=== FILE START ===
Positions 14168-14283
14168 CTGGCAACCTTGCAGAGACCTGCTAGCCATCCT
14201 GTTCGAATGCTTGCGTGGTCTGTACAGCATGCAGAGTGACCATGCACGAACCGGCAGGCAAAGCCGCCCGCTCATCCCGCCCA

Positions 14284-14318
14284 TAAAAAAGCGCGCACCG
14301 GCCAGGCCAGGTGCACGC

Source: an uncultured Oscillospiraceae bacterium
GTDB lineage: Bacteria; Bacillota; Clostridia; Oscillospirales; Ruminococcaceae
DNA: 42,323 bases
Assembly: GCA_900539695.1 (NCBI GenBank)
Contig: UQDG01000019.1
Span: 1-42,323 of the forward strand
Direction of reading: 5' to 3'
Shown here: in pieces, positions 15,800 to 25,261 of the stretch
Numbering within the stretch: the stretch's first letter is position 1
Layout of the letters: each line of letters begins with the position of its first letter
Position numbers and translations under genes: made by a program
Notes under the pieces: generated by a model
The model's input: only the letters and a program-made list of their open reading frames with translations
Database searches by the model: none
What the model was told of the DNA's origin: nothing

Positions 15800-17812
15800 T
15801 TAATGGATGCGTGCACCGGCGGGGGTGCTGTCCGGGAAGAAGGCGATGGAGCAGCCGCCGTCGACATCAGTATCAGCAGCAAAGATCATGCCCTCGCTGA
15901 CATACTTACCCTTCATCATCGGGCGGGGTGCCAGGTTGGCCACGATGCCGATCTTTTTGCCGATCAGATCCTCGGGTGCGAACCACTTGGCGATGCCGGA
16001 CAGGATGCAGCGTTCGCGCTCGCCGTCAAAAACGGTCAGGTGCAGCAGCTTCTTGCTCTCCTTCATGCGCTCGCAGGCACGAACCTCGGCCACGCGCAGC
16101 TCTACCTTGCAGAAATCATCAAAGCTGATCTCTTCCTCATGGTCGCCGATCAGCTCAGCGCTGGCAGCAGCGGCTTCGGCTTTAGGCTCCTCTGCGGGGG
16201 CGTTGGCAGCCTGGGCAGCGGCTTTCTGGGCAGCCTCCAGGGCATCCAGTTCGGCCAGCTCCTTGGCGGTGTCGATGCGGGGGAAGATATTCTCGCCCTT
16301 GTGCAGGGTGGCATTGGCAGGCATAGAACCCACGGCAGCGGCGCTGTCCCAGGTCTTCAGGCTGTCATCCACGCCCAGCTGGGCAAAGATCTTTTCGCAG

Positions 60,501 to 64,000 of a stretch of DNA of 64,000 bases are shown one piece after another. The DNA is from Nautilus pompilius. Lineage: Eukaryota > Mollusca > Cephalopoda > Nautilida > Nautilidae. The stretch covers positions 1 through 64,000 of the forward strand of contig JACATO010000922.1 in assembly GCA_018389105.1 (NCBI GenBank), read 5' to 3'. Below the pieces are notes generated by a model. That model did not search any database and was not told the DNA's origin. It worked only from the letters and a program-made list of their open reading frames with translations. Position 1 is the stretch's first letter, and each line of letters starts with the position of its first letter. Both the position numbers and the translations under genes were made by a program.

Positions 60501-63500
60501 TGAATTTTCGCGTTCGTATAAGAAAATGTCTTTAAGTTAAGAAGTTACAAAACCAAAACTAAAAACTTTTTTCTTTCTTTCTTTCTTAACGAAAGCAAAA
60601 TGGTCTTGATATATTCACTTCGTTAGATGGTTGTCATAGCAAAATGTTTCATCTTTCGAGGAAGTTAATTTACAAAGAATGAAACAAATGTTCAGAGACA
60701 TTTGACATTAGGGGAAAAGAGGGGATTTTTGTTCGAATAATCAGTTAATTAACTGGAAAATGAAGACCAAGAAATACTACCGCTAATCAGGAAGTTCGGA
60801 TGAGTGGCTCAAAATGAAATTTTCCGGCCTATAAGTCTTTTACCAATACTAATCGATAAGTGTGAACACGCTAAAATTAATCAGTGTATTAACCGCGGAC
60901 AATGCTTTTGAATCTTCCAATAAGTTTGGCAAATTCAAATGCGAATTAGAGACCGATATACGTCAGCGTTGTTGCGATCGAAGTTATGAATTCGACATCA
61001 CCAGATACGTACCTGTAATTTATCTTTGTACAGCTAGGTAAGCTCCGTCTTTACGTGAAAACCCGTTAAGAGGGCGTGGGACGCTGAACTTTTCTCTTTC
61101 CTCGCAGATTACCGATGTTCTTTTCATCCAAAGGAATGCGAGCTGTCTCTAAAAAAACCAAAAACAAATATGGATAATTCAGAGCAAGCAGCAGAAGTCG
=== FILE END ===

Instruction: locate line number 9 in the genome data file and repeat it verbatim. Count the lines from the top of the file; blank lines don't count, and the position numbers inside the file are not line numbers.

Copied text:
DNA: 42,323 bases